Report: At least 368 gymnasts alleged sexual abuse over the last 20 years
An investigative report from the IndyStar-USA Today Network says that at least 368 gymnasts have alleged some form of sexual abuse over the last 20 years.
The special report details the efforts taken to reach that number, which it says is likely far lower than the actual figure.
The Indianapolis Star has done several investigative pieces into allegations of sexual abuse by gymnasts, apparently with little help from USA Gymnastics, headquartered nearby.
But to come up with such a staggering number, reporters reviewed hundreds of police reports and court cases from around the country over the last two decades.
Among their reported findings:
• USA Gymnastics focuses its efforts to stop sexual abuse on educating members instead of setting strict ground rules and enforcing them. It says it can't take aggressive action because member gyms are independent businesses and because of restrictions in federal law pertaining to Olympic organizations. Both are contentions others dispute.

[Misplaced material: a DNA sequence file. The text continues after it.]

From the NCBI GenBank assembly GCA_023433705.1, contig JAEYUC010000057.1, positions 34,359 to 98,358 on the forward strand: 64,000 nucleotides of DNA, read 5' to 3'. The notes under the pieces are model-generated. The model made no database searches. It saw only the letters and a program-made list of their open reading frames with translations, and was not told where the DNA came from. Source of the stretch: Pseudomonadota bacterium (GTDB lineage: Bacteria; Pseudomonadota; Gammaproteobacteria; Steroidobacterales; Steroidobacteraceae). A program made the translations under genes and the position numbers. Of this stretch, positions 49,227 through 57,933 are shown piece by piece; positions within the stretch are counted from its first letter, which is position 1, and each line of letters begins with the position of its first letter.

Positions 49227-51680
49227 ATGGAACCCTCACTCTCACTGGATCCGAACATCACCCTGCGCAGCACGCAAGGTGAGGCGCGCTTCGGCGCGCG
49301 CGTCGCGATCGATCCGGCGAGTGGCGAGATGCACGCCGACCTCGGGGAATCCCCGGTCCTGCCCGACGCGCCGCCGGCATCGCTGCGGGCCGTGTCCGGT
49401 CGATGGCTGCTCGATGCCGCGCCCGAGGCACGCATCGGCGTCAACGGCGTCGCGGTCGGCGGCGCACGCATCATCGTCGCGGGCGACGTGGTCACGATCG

• Gym owners have a conflict of interest when it comes to reporting abuse. Some fear harm to their business. When confronted with evidence of abuse, many quietly have fired the suspected abusers and failed to warn future employers. Some of those dangerous coaches continued to work with children.
• Some coaches are fired at gym after gym without being tracked or flagged by USA Gymnastics, or losing their membership with the organization. USA Gymnastics often has no idea when a coach is fired by a gym and no systematic way to keep track. Ray Adams was fired or forced to resign from six gyms in four states. Yet some gym owners hired Adams, believing his record was clean.
“Nothing is more important to USA Gymnastics, the Board of Directors and CEO Steve Penny than protecting athletes, which requires sustained vigilance by everyone — coaches, athletes, parents, administrators and officials. We are saddened when any athlete has been harmed in the course of his or her gymnastics career.”